The 68th Primetime Emmy Awards made some surprisingly terrific choices when it came to their winners last night, selecting a group that, by and large, actually mirrored the tastes of vocal TV fans and critics (check out the 2016 Emmy winners list here). The Jimmy Kimmel-hosted broadcast also managed to avoid the bloated runtime typical of its fellow award shows, scooting in under the three-hour mark. If you know these things already, you must have read it on Twitter, because early Emmys ratings reports suggest you didn't tune in.

How many people watched the 2016 Emmy Awards? Well, Nielsen Media's early overnights report recorded a viewership of 8.4, translating to 11.3 million people down slightly from the 11.9 million viewers in 2015. According to the Hollywood Reporterthis translates to a new all-time low in Emmys ratings, even if it's only incrementally worse than last year's record low.

Sunday Night's Emmy Awards faced two formidable network competitors in NBC's Sunday Night Football and the premiere of CBS' multi-part The Case Of: JonBenét Ramsey series, both of which grabbed more eyeballs than the ceremony. It's also quite possible that the conversation regarding this year's Emmy noms — largely centered around cable and subscription streaming shows including Mr. Robot, Orphan Black and Amazon's Transparent — was too far afield of what potential Emmys viewers watch themselves.

Perhaps it speaks to a schism between two kinds of television consumers: Loyal network-watchers who keep The Big Bang Theory on the air versus streaming-savvy Transparent fans who have no interest in a middle-of-the-road awards show on ABC?

And then there's the fact that awards show ratings have seen a general decline in recent years, in an age when people can catch the highlights along with some sugar-free snark on social media. In August, Variety reported that the 2016 MTV Video Music Awards saw a 34% drop from its already plummeting 2015 ratings, drawing just 6.5 million viewers even with the help of broadcasts on 10 of MTV's sister networks under Viacom. The 2016 Oscars had the second-worst ratings in its show's history, though that may speak more to the public's distaste for the dialogue around its nominations more than it does to a permanently dwindling interest. The 2016 Grammys also faced their lowest ratings in six years. Is it officially time to acknowledge that big-name awards shows aren't the major, advertising dollar-grabbing events they once were?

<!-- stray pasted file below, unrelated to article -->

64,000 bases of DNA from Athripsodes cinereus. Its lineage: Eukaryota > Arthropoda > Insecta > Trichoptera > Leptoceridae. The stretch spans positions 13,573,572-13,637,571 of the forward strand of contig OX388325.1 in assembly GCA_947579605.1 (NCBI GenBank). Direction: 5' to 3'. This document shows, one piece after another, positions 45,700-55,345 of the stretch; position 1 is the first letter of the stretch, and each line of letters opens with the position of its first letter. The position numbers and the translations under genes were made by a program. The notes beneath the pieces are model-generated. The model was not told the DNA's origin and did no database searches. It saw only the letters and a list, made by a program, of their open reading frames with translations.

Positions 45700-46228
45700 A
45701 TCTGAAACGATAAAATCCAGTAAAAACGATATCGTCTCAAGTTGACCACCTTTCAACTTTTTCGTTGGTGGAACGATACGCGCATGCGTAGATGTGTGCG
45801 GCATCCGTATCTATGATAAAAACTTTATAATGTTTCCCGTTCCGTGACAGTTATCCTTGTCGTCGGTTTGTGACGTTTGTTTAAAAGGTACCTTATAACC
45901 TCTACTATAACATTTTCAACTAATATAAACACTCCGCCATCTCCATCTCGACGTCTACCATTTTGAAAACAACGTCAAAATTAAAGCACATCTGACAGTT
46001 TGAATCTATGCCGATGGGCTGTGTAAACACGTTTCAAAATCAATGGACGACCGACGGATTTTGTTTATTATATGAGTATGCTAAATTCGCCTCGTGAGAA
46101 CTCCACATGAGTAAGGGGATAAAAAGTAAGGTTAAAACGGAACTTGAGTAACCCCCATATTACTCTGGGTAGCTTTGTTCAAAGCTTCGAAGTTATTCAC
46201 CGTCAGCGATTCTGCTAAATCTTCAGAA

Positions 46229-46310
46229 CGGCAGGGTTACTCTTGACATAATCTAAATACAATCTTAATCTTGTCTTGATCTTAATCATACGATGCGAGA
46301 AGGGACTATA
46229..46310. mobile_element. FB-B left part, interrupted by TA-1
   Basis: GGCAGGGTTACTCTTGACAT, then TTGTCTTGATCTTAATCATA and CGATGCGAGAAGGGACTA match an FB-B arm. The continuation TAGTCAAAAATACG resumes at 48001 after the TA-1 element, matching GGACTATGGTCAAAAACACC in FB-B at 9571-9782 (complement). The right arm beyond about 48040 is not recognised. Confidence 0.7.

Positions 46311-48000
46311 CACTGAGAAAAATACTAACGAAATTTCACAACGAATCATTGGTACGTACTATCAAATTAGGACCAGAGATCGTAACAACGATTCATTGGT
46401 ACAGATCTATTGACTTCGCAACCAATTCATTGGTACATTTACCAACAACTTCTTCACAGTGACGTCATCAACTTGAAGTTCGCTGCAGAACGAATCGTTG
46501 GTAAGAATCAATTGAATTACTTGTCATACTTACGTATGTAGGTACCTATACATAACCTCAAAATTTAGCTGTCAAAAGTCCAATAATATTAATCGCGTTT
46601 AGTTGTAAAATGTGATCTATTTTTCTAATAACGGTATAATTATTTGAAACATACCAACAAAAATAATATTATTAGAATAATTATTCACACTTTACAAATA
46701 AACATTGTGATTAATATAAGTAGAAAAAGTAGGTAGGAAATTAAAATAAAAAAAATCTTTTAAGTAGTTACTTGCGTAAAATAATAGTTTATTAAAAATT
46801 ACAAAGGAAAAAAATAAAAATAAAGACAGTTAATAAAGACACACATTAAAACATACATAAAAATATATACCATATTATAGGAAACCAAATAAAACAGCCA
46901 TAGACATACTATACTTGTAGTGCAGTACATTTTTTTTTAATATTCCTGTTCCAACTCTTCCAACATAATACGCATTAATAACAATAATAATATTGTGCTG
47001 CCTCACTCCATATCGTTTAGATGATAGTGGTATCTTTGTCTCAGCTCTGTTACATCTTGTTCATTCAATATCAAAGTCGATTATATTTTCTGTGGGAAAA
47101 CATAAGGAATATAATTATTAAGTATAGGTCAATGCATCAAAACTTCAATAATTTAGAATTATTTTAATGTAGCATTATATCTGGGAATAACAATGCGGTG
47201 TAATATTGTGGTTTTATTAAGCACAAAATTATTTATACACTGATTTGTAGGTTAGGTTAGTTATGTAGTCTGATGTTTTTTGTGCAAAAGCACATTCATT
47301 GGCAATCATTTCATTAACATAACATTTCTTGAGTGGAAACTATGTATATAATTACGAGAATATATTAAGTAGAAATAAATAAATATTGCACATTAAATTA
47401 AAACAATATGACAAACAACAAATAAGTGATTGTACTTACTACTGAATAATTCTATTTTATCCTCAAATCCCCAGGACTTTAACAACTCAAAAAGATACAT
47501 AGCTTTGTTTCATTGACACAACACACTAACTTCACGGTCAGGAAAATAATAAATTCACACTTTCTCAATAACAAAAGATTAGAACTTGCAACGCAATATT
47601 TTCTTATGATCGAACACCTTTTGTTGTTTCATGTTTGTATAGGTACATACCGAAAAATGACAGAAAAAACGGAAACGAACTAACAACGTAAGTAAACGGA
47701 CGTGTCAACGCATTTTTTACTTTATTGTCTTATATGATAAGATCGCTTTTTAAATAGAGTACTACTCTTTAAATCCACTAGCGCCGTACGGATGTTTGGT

The way consumers watch TV continues to splinter amid a myriad of options. And in order to have time to, oh, stream 8 hours of Orange Is the New Black, viewers often opt to catch the highlights through Twitter and Tumblr. The audience for online video also grows as network viewership shrinks, so if the Emmys, Oscars and Grammys are smart, they'll start chasing the audience to where it's already relocating. Does that mean the 2024 Emmys will merely be a 180 minute-long Snapchat story? Only time will tell.


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